An expert witness told the Khmer Rouge tribunal on Tuesday that most of Cambodia’s Cham community initially supported the Khmer Rouge but attitudes changed drastically after an estimated 500,000 members of the predominantly Muslim minority group were killed by the regime.
Currently employed as an analyst for the tribunal’s investigating judges, Ysa Osman, himself an ethnic Cham, testified on Tuesday regarding the treatment of the group during the period of Democratic Kampuchea, a subject on which he has published two books.
“The Cham people loved and supported the King Father [Norodom Sihanouk], and therefore they supported the revolutionary front, which was supposed to be led by the King Father,” he said, citing then-Prince Sihanouk’s call in 1970 for people to enter the forests and join the resistance against the Lon Nol government.
Genocide against the Cham is among the charges against senior Khmer Rouge leaders Nuon Chea and Khieu Samphan in the second phase of Case 002, which began in October 2014.
“The Cham people loved the Khmer Rouge,” Mr. Osman said, noting, however, that the affection did not last long once arrests against the group, including of religious leaders, began in 1973.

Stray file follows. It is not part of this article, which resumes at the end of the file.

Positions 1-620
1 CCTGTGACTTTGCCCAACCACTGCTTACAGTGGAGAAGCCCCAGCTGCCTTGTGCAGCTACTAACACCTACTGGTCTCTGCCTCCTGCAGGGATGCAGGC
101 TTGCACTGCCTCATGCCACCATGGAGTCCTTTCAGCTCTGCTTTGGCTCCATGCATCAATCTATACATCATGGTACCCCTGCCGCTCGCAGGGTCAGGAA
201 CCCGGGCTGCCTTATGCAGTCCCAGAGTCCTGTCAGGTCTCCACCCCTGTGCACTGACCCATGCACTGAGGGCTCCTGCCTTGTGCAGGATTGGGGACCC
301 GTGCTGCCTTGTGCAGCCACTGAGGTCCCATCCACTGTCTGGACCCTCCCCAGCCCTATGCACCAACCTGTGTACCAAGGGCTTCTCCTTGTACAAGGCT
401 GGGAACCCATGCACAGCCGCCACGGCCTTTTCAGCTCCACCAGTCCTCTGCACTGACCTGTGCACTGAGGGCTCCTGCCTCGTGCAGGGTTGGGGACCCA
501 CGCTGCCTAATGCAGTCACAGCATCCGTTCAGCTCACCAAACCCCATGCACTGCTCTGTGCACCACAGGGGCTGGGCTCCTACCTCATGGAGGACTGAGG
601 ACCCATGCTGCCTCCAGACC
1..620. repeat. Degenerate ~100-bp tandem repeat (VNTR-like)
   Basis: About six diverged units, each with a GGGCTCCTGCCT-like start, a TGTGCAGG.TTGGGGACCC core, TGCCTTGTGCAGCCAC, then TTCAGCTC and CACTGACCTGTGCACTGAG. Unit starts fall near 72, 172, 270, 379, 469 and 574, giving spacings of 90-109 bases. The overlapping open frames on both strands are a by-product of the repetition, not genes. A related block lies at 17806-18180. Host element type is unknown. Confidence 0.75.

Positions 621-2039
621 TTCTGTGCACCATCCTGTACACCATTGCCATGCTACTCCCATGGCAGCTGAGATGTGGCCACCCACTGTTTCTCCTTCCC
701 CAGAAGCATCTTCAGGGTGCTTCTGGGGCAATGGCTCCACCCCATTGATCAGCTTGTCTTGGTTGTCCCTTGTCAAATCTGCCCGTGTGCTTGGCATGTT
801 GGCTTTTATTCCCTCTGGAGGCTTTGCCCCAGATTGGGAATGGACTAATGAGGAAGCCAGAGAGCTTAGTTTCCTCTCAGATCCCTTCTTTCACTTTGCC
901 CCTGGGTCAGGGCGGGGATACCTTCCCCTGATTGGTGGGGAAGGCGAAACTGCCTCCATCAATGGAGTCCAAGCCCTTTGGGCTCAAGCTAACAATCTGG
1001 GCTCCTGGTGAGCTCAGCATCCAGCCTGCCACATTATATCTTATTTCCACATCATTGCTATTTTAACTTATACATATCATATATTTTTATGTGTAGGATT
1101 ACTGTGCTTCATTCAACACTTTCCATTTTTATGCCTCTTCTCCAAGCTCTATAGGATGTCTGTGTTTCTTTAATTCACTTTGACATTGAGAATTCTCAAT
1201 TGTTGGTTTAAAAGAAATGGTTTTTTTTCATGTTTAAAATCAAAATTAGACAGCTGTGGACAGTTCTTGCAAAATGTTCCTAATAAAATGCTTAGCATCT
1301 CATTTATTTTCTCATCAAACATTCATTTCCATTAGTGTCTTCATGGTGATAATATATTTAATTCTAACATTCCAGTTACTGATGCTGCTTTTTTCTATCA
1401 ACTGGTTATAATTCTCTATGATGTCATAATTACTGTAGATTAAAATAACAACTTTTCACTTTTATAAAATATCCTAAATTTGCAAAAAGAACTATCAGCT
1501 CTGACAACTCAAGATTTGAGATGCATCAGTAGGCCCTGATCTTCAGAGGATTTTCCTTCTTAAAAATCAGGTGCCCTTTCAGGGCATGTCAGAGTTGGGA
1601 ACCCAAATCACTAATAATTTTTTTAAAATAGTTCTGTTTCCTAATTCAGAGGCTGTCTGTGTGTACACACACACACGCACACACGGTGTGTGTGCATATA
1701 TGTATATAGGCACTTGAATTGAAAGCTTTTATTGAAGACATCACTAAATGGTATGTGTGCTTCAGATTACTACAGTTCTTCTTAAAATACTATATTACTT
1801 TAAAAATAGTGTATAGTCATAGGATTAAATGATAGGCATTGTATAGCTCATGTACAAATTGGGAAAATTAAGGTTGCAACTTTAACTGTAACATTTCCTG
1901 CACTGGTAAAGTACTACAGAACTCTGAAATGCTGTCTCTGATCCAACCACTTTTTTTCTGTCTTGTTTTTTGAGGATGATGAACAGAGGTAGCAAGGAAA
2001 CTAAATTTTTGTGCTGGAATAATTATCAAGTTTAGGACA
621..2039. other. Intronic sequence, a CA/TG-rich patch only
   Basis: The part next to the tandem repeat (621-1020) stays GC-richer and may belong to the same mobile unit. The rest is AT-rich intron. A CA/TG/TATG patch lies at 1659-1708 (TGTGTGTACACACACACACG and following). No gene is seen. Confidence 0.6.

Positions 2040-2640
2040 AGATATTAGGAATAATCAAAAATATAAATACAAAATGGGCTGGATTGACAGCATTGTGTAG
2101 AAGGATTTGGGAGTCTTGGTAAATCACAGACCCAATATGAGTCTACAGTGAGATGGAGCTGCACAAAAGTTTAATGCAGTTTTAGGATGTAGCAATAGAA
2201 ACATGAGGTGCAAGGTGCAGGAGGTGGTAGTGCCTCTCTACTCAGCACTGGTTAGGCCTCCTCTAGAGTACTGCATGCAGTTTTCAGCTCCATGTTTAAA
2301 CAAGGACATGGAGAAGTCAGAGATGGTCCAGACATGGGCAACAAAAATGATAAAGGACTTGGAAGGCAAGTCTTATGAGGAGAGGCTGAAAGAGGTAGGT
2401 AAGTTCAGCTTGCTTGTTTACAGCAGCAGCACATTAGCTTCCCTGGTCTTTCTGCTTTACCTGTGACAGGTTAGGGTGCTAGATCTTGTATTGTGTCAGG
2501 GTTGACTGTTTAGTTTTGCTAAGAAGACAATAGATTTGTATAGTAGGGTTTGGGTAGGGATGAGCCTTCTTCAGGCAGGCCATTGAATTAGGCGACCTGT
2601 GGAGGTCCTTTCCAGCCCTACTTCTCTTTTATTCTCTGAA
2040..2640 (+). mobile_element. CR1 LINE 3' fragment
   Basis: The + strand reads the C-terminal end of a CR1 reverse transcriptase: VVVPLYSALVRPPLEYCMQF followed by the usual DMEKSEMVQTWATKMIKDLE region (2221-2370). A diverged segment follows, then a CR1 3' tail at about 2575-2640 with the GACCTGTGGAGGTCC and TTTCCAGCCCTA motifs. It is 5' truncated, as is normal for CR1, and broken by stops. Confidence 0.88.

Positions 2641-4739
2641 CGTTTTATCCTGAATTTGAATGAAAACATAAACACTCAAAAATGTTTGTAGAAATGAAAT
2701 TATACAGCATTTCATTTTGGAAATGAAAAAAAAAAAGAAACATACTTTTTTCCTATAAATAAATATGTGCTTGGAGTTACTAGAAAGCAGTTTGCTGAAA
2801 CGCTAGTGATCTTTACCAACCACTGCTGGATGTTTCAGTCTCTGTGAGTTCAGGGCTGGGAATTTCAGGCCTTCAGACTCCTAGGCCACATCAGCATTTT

He highlighted three clashes—beginning in 1973 in Kompong Cham province’s Trea village—when attempts by Pol Pot’s regime to ban Cham cultural and religious practices led to armed resistance and then violent suppression.
Mr. Osman listed five conditions that the Khmer Rouge insisted all Cham must follow: women cutting their hair and not wearing headscarves; Qurans being gathered and burned; raising pigs and eating pork; closing mosques and stopping prayer; and existing marriages being annulled with spouses forced to remarry non-Chams.
The witness said it was natural that attempts to force the Cham to abandon their cultural and religious practices were met with resistance.
“Cham people who believed in Islam, they had to preserve this practice of their ancestors. They would never give up their religion,” he said.
While there was little response in Trea village when a group of angry residents burned down a local office, Mr. Osman matched previous testimonies at the court in describing later rebellions during Ramadan in 1975 in Koh Phal and Svay Khleang villages—in what is now Tbong Khmum province—that elicited deadly responses.
In his 2002 book “Oukoybah,” or “Justice,” Mr. Osman wrote that there were about 700,000 Cham living in Cambodia in 1975, but on-
ly 200,000 remained by 1979. On Tuesday, he stood by those numbers, explaining that while pre-Democratic Kampuchea census data was patchy, he was confident that the figures based on his interviews with survivors, government officials, historians and religious figures were accurate.
Mr. Osman said that by 1977, despite many Cham having adopted Khmer dress, language and eating habits, they were increasingly arrested and killed.
“They killed without discrimination. They killed all those who were Cham,” he said.
Mr. Osman’s testimony is due to continue today.